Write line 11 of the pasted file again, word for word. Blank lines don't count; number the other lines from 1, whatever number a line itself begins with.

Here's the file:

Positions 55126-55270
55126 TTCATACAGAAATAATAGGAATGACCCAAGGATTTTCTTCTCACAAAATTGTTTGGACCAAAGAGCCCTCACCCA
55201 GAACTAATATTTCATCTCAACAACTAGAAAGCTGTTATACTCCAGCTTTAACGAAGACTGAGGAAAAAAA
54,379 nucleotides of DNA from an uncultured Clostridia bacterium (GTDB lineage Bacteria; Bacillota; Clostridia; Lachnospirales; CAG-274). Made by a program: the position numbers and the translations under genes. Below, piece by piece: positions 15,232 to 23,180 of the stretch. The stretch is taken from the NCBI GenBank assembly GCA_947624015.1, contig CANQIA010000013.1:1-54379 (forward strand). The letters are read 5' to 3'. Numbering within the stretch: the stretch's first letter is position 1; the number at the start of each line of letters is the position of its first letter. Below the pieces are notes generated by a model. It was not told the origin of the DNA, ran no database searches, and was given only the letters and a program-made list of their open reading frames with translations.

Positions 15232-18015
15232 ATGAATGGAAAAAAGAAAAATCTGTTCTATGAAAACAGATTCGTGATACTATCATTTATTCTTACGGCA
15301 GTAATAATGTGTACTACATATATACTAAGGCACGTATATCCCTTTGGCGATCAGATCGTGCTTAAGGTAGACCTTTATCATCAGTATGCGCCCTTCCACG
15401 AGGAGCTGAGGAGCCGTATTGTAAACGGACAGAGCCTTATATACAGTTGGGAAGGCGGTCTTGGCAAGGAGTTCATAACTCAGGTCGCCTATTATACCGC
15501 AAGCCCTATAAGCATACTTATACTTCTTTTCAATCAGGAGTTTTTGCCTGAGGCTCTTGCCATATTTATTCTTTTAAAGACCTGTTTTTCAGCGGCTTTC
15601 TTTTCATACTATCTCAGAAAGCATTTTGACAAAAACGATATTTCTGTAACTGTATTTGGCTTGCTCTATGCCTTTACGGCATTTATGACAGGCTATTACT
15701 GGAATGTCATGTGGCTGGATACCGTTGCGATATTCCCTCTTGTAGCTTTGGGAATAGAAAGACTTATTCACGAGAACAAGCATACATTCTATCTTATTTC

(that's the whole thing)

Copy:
15701 GGAATGTCATGTGGCTGGATACCGTTGCGATATTCCCTCTTGTAGCTTTGGGAATAGAAAGACTTATTCACGAGAACAAGCATACATTCTATCTTATTTC